Grad students help prisoner dads reconnect

By Sayyed Shah

Graduate students at the Department of Communication and Journalism are collaborating with Fathers Building Futures, an Albuquerque business, to help felons integrate into their families after incarcerations.

Tema Milstein, associate professor at the Department of Communication and Journalism, said the students from a PhD professional seminar class are collaborating with PB&J, a nonprofit organization working for the rights of children, and specifically with Fathers Building Futures.

“This unit of the class in which we are collaborating is focused on using research and teaching to help bring about positive change,” Milstein said. “We really wanted to engage our graduate students, who are going to be future professors, in understanding how they can bring about positive change in their work.”

Fathers Building Futures is an initiative of PB&J Family Services that provides hands-on service and skill-oriented training to previously incarcerated people in auto detailing, mobile power washing and customized woodworking, according to the PB&J website.

“Fathers Building Futures aims to connect formerly incarcerated fathers with their professional and civic promises while providing affordable, meaningful and useful services to the community,” a PB&J press release states. “In the process, child recidivism is cut by close to 50 percent, and children benefit from a father who is not role modeling behind bars.”

Fathers Building Futures is working to protect the futures of children as well as their parents, said Dean Ma’ayan, director of PB&J Family Services’ Development & Strategic Initiatives.

“In the majority of cases fathers are returning to jails not because they committed a new crime, but because they failed to secure housing or employment — which translates to their Probation Officer as a violation of their parole plan,” Ma’ayan said. “Creating a business to employ them as they leave prison was our solution to the tremendous problems these fathers face: not being able to get hired despite their talent and desire to work.”

She said that many Fathers Building Futures graduates have found employment in other organizations.

This workforce development project of PB&J Family Services has been funded by the U.S. Department of Health and Human Services’ Office of Family Assistance, through its Responsible Fatherhood community-based pilot project grant.

According to the U.S. Bureau of Justice Statistics, children of prisoners are 10 times more likely to partake in criminal behavior than children with non-incarcerated parents.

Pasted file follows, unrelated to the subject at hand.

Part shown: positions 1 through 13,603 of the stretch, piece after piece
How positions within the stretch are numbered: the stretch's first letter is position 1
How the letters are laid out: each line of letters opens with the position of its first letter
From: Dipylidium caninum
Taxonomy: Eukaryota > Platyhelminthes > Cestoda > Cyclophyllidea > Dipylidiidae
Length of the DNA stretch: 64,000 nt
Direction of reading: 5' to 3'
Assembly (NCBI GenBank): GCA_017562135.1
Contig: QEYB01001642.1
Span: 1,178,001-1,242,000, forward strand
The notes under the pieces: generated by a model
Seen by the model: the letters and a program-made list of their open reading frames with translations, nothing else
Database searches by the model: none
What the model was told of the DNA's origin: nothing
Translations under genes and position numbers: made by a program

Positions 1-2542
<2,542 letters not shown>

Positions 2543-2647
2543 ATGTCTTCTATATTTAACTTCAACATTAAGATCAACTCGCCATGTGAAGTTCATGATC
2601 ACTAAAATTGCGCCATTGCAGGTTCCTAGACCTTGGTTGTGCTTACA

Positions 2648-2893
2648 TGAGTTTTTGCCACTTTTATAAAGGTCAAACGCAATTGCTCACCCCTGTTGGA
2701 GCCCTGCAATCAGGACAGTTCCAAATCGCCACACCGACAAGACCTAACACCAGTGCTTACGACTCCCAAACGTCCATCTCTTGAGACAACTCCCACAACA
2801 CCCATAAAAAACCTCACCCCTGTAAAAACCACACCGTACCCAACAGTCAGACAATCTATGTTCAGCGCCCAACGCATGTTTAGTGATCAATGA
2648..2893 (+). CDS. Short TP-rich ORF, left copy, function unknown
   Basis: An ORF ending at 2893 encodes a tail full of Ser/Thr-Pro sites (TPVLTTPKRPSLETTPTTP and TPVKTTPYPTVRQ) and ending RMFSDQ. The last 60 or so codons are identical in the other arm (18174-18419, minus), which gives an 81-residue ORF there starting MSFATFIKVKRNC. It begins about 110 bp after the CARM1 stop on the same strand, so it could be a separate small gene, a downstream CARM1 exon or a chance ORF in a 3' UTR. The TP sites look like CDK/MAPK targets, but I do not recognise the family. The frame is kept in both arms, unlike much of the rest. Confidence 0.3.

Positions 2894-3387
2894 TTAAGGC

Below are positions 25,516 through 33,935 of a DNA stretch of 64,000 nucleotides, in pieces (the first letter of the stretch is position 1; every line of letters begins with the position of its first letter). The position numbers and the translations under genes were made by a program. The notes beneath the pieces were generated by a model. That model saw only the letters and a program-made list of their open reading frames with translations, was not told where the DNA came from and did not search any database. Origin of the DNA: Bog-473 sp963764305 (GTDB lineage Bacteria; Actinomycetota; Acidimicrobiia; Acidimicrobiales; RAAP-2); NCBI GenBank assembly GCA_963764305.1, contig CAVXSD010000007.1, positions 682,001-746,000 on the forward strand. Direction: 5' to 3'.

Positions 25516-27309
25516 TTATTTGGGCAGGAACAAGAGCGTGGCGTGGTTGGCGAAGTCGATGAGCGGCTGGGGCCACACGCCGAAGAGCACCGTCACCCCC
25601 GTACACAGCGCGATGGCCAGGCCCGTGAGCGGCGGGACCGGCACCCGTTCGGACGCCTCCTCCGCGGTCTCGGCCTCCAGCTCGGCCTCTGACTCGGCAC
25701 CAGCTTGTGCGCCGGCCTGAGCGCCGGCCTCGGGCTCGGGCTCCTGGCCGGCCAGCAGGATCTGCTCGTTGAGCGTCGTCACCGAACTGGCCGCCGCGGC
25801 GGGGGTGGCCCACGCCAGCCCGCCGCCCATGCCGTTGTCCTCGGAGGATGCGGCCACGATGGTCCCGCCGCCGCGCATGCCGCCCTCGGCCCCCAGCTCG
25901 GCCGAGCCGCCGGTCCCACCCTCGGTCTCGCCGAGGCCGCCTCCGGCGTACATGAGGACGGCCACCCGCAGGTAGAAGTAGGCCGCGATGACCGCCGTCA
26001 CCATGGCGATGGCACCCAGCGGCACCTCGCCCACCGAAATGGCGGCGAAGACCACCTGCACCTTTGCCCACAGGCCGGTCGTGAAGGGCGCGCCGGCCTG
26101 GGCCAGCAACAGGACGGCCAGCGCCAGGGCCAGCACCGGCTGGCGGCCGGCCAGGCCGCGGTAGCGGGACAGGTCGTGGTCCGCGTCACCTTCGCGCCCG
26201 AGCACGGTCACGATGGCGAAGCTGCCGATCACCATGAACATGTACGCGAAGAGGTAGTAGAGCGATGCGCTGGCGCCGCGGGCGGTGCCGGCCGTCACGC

Milstein thought this project was a particularly good collaboration for her graduate students, she said.

“It is a nice way to engage the University with people who have served time,” she said. “I think what we are practicing is a kind of research service learning. This is the second year we have been doing this.”

The C&J students’ role in the project is to help fathers who have served time tell their stories.

“After we interview them, we go over with the stories with them and we give them their stories so that they could have something to hand on to their children — like what they went through and how they are trying to improve their lives,” Milstein said.

C&J students are also helping Fathers Building Futures and the organization Young Women United prepare some of these fathers for testimony in the current state legislative session, in support of a bill that will help the previously incarcerated fathers be considered for jobs.

“This year we are also helping them with a bill, which is at the State Legislature right now (Senate Bill 120),” Milstein said. “The bill is about trying to take away the felony box from work applications. We are coordinating with the organizations lobbying for the bill.”

Joseph Shaw, 33, is a woodshop supervisor at Fathers Building Futures. He said the business has helped him return to a normal life after almost 10 years of suffering.

“From about 2005 to 2011 I was just doing drugs; I was consumed in drugs,” Shaw said. “At one time I lost everything. I lost my car, my jobs. Now my life is good: I have two cars at my apartment, I have two kids and a wife. I have gotten a job here.”

Shaw is one of the men from Fathers Building Futures who was chosen to speak at the legislative session in support of SB 120.

“It is basically a shut door right now,” he said. “We are knocking on the door and we do not even get it opened because we get stereotyped before we’re even considered. It keeps us from progressing.”

The majority of these fathers are working hard to rebuild their futures, and some plan to enroll at UNM in search of a brighter future, Ma’ayan said.

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